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By Dr Hannah Mortimereducational psychologist.

As a student teacher or NQT, you’re not expected to be an expert on special needs, but being familiar with some of the basic facts can be a bonus…

Child using inhaler

Asthma

What you need to know

  • Asthma causes children to cough, wheeze, have a tight chest and get short of breath. This is because their airways are almost always inflamed and sensitive. These airways react badly when the child has a cold or comes into contact with an asthma ‘trigger’.
  • Common asthma triggers include viral infections, pollen, cigarette smoke, house-dust mites, furry or feathery pets, exercise, air pollution and stress.
  • Children whose asthma has been diagnosed by a doctor will need to take a dose of their prescribed reliever medication when they have symptoms. This is usually given by inhaler. Some children need to use a preventer inhaler each day as well.
  • Asthma symptoms can be very mild for some children, and extremely severe for others.
  • Each school should have guidance on the use of medication in school, who can administer it and what consents are needed from parents and carers and doctors.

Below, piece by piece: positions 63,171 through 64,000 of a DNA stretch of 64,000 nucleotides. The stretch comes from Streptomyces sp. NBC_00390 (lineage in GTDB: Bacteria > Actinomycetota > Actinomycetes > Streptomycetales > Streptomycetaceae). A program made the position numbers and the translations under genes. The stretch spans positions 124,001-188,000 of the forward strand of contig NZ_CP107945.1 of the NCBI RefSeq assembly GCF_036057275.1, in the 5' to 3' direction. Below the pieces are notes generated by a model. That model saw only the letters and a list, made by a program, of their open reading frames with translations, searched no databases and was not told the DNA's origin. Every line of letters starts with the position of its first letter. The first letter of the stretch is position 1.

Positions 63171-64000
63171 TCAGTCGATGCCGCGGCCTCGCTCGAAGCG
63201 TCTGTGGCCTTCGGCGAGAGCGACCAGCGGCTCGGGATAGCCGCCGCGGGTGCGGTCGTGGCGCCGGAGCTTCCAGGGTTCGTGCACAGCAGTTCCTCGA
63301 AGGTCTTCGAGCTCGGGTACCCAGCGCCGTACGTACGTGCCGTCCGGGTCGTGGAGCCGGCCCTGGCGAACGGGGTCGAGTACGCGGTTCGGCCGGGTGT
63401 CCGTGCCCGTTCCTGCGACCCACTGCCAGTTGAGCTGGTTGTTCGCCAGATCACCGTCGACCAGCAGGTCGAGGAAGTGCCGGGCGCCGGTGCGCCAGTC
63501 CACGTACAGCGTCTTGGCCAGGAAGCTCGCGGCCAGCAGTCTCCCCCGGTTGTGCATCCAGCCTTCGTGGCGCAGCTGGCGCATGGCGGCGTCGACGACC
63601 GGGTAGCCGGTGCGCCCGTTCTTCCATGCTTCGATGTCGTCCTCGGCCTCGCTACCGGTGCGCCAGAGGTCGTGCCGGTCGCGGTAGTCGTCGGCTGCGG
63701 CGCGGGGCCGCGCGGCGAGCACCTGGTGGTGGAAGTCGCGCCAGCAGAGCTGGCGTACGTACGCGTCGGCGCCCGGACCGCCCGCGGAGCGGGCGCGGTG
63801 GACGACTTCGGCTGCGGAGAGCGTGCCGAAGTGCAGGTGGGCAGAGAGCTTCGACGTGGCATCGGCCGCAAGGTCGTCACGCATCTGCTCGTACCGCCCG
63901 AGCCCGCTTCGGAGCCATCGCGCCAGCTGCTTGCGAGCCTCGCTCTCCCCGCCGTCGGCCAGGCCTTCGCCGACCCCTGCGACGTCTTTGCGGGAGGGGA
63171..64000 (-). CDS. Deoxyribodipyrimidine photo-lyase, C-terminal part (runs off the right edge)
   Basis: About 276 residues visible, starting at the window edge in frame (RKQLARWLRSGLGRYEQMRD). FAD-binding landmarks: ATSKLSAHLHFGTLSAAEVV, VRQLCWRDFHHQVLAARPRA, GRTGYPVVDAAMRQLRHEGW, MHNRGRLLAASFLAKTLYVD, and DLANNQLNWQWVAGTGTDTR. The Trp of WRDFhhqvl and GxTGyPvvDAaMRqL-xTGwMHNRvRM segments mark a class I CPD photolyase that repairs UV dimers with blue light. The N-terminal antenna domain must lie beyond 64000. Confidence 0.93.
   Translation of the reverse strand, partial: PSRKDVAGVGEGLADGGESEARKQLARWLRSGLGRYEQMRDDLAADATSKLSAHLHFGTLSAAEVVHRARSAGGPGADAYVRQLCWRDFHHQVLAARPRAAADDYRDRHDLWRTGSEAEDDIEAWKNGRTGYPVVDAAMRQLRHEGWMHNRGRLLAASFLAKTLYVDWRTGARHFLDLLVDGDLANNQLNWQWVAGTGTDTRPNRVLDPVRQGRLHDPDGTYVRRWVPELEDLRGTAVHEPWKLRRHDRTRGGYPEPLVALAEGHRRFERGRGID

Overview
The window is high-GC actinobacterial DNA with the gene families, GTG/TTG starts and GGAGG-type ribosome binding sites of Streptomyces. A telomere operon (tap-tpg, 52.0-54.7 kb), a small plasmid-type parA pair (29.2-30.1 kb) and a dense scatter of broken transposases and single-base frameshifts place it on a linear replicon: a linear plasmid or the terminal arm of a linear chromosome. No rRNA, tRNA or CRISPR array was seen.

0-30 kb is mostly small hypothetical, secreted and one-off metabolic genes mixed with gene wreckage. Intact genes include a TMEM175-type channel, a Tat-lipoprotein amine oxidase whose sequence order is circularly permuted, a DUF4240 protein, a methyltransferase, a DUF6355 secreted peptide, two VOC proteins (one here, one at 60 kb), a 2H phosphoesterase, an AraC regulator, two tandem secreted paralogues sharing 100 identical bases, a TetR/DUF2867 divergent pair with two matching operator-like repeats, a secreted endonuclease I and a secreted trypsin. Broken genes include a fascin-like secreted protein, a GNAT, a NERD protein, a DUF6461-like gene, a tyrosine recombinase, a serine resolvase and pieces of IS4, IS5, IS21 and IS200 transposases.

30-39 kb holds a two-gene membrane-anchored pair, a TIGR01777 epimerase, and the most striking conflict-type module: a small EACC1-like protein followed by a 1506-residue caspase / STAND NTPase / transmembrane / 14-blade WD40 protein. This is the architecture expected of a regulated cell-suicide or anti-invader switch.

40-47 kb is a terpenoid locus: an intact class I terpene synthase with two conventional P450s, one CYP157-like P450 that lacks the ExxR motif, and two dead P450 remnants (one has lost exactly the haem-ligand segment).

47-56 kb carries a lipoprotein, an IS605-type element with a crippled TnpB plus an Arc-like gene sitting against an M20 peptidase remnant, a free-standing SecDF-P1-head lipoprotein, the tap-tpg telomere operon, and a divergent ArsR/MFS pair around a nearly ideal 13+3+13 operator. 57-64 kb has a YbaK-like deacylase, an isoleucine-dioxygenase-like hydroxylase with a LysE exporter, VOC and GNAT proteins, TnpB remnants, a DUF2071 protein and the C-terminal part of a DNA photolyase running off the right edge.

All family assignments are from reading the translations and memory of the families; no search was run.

How you can help

  • Keep a diary record for any child who has asthma so that you can identify any triggers in school. Record the child’s symptoms and what you think might have set them off.
  • Keep any inhaler in a safe place (refer to school guidelines), clearly marked with the child’s name and ensure the child knows where it is.
  • Encourage older children to take responsibility for their inhaler.
  • Make sure that a child’s reliever inhaler is always at hand and encourage the child to use it as soon as an attack begins. Parents and carers may also advise you to let the child use it before physical activity or other events that might trigger an attack.
  • Stay calm and reassure the child. Reliever inhalers usually work quickly to relax the muscles. Do not put your arm around the shoulders as this can restrict breathing.
  • Help the child to breathe slowly and deeply by breathing with them.
  • When the attack is over, help the child return to normal activities.
  • If the medication does not work after five-to-ten minutes; if the child is too distressed to talk; or if you are worried about their condition, call an ambulance. Parents and carers can tell you what would constitute an emergency in their child’s case.
  • Make sure that colleagues and midday supervisory assistants know what to look out for and what they should do.

Coming next – Bereavement.

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